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Biologists debate how to license preprints

Flood of online manuscripts generates confusion about terms for distribution and reuse.

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Biology’s zeal for preprints — papers posted online before peer review — is opening up a thorny legal debate: should scientists license their manuscripts on open-access terms?

Researchers have now shared more than 11,000 papers at the popular bioRxiv preprints site. But where some researchers allow their bioRxiv manuscripts to be freely redistributed and reused, others have chosen to lock them down with restrictive terms (see ‘Licence confusion’).

That split concerns Jessica Polka, the director of ASAPBio, a grass-roots organization that advocates for preprints. Polka wants authors to choose permissive licences that would allow anyone to share or adapt the work, even for profit. “We want to maximize the public good of preprints,” she says. The US National Institutes of Health also encourages open-access preprint licences.

Source: bioRxiv

But some researchers are wary of the approach, and that needs exploring, Polka says. So on 16 June, ASAPBio announced the creation of a taskforce to help understand attitudes towards preprint licensing. "It's viewed as kind of a fraught issue," says Dick Wilder, associate general counsel at the Global Health Program of the Bill and Melinda Gates Foundation in Washington DC. Wilder is chairing the taskforce, which includes researchers, legal experts, funding agencies and publishers.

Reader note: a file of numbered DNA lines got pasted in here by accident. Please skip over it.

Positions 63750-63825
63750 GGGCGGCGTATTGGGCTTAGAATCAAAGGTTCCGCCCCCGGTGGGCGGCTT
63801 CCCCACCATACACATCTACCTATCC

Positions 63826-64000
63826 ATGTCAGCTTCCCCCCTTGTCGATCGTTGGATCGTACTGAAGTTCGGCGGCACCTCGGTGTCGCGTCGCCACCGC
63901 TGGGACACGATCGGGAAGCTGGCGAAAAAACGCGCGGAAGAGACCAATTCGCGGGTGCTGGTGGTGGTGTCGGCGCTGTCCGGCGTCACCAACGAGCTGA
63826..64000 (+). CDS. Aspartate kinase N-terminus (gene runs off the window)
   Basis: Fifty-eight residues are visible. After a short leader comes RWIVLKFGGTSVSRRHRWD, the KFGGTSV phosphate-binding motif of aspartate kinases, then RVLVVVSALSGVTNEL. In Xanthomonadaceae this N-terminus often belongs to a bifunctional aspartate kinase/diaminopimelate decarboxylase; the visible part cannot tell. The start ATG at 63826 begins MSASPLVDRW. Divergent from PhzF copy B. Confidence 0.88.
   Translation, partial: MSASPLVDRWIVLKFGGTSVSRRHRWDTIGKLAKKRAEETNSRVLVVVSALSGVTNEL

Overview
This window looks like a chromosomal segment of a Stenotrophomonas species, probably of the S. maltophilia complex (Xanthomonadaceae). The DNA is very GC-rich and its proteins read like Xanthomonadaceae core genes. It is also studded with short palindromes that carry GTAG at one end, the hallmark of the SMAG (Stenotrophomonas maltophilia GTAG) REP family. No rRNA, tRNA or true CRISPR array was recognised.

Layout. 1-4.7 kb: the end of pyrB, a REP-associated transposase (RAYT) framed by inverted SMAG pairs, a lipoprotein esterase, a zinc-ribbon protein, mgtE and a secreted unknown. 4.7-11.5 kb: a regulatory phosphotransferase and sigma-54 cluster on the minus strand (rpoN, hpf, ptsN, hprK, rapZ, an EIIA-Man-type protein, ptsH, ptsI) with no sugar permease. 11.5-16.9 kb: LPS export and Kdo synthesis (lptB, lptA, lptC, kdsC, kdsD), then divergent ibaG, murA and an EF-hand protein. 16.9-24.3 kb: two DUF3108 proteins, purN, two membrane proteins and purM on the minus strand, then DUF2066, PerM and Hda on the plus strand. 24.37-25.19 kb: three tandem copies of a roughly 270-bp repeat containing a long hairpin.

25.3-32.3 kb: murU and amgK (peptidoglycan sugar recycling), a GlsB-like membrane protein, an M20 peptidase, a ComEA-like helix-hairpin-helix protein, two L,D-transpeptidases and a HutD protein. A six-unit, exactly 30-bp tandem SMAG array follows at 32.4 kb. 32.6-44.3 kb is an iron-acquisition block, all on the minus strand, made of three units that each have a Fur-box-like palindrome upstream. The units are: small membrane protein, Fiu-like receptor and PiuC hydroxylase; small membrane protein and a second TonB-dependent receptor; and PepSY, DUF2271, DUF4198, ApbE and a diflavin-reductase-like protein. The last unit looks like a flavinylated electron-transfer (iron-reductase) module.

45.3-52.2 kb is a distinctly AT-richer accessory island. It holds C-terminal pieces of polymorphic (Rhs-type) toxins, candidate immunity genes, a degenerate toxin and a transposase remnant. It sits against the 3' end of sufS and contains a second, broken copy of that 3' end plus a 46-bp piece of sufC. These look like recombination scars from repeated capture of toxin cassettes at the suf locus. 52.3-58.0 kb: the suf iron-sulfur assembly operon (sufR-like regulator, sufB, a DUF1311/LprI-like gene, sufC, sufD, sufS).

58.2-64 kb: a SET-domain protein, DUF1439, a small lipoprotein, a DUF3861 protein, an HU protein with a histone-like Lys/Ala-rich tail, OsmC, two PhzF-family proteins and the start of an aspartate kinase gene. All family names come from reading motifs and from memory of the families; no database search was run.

Open or closed

Authors automatically hold copyright on their preprint manuscripts. But by adding a licence to their preprint, they tell others how their work can be reused, and under what circumstances. At bioRxiv, for instance, scientists can choose from a spectrum of licences. This ranges from the most liberal CC-BY — which allows anyone to reuse work for any purpose, as long as they credit its source — to CC-BY-NC-ND, which bars commercial use and any ‘derivative’ works, such as translations or tools that distribute annotated versions of papers. (CC refers to Creative Commons, a non-profit organization in Mountain View, California, that constructed the licence terms.)

Scientists may be troubled by the idea of their preprints being repackaged and sold for profit, but Daniel Himmelstein, a data scientist at the University of Pennsylvania in Philadelphia and a member of the ASAPBio taskforce, says that he would welcome the free publicity if his work was shared this way. And he says that most entrepreneurs looking to reuse preprints are developers who could benefit researchers by creating new tools for displaying, interacting with or sharing the work.

According to statistics from bioRxiv, 29% of authors have decided to append no licence at all to their work. On the site, these are labelled: “All rights reserved. No reuse allowed without permission.” Saskia Hagenaars, a geneticist at Kings College London says that her team chose this option because “we don't want people freely using the non-peer reviewed versions of our papers”.